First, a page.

19. The software development interface of claim 18, further comprising:
a build creation interface configured to permit a user to selectively create a software build based upon the source code, wherein at least one of the options of the build interface automatically creates an executable based upon a user specified file for a language independent version of the source code and based upon a user specified indexed file that indexes the automatically generated placeholders and the target language strings established through the language specification interface, wherein an execution initiated by the build interface option results in an executable customized for the target language.
20. The software development interlace of claim 19, further comprising:
a report generation interface element configured to automatically generate reports that are scorecards including information about a number of tagged and untagged source code strings and a metrics expressing a success of matches between the generated placeholders and the target language strings when generating the executable customized for the target language.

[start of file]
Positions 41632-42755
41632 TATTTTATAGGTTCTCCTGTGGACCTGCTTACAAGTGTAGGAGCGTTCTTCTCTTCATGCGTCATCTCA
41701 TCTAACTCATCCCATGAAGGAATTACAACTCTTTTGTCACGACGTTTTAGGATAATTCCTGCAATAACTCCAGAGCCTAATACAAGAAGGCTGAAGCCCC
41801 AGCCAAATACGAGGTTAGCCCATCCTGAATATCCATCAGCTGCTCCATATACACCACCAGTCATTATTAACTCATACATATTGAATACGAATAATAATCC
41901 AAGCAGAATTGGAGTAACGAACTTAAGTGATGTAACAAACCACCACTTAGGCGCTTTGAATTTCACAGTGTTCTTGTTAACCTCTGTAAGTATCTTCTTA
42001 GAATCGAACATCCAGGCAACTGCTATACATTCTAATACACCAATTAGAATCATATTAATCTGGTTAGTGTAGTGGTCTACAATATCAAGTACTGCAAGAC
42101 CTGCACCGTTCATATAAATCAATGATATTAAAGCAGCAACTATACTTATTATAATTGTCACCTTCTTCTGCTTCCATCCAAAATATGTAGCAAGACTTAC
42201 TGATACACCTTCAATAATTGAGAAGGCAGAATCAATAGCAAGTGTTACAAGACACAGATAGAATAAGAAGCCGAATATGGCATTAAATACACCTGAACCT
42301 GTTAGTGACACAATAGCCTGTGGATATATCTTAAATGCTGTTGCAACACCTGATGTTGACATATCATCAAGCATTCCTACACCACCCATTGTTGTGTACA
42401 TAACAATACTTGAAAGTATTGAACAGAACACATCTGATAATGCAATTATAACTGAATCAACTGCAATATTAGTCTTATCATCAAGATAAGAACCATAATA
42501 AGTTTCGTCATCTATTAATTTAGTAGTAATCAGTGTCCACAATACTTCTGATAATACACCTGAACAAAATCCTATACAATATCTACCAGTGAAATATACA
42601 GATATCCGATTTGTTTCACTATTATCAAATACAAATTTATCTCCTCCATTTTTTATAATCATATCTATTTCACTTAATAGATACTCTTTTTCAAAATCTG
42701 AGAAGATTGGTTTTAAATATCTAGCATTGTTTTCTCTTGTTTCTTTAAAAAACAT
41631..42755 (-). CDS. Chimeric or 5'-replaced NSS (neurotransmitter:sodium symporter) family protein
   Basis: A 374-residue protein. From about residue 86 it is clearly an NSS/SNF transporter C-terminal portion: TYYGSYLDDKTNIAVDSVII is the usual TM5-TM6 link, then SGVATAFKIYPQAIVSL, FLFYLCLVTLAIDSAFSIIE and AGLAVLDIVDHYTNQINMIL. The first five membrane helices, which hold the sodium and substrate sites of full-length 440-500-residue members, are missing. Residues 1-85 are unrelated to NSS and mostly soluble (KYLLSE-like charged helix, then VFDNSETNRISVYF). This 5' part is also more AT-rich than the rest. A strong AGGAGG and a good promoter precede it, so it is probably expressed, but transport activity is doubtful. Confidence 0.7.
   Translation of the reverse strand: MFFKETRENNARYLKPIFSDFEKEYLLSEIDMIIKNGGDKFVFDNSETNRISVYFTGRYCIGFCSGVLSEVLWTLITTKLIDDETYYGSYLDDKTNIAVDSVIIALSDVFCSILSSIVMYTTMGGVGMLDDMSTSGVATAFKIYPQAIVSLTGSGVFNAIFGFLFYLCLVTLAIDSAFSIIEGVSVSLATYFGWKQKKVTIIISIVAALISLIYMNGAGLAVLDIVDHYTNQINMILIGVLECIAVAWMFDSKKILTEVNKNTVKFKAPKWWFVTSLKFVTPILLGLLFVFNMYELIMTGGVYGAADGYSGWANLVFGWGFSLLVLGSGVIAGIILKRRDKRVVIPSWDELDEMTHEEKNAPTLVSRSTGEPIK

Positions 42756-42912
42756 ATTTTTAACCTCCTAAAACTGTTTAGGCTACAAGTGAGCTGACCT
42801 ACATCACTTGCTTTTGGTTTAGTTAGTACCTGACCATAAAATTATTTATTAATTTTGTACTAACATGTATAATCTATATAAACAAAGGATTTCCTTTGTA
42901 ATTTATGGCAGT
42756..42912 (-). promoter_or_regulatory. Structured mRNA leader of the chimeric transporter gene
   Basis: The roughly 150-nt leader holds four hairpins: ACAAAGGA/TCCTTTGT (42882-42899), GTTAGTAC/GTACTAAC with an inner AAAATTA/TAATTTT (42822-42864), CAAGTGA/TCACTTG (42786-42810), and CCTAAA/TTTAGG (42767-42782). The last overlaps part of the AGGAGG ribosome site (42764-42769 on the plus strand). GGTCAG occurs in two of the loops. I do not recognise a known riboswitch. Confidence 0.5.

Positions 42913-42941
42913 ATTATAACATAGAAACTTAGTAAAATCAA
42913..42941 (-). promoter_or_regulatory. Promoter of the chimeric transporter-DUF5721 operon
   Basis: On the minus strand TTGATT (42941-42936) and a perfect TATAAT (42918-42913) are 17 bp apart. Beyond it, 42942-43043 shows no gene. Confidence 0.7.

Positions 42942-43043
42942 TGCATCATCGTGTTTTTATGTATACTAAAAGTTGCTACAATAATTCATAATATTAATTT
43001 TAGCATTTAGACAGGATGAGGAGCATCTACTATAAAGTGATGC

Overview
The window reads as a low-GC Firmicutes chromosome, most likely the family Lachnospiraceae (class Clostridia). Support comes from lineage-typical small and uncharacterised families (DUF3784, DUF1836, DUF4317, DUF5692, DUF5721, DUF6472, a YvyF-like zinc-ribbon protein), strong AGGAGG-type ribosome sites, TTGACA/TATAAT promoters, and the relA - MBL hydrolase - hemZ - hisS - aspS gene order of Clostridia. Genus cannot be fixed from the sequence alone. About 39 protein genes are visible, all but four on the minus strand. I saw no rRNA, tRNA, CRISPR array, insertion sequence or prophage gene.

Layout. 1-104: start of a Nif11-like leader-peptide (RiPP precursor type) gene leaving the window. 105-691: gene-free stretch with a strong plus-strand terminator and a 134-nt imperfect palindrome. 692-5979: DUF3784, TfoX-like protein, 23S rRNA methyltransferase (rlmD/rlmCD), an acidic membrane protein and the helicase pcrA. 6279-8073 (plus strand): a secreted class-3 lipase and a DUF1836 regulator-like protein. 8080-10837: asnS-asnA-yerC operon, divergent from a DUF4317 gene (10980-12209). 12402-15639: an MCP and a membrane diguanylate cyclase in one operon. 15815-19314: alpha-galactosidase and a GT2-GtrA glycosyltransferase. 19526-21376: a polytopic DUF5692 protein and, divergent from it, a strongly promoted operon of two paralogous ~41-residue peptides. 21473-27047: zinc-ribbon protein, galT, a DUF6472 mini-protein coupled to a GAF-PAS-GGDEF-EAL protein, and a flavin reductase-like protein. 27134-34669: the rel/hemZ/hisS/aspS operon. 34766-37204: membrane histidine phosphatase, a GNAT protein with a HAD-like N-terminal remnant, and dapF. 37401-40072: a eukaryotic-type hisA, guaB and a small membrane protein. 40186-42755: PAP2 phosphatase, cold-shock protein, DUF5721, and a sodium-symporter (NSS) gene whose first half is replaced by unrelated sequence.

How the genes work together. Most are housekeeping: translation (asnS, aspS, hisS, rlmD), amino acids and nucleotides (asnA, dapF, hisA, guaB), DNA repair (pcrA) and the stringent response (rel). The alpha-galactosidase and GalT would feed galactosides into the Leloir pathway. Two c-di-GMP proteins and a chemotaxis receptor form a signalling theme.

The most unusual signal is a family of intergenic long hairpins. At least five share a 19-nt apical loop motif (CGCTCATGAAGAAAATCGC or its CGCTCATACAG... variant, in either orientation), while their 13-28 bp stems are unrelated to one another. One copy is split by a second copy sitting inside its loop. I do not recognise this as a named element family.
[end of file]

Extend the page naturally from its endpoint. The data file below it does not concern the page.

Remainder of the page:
US11/833,344 2007-08-03 2007-08-03 Software solution for localization of software applications using automatically generated placeholders Abandoned US20090037830A1 (en)

Priority Applications (1)

Application Number Priority Date Filing Date Title
US11/833,344 US20090037830A1 (en) 2007-08-03 2007-08-03 Software solution for localization of software applications using automatically generated placeholders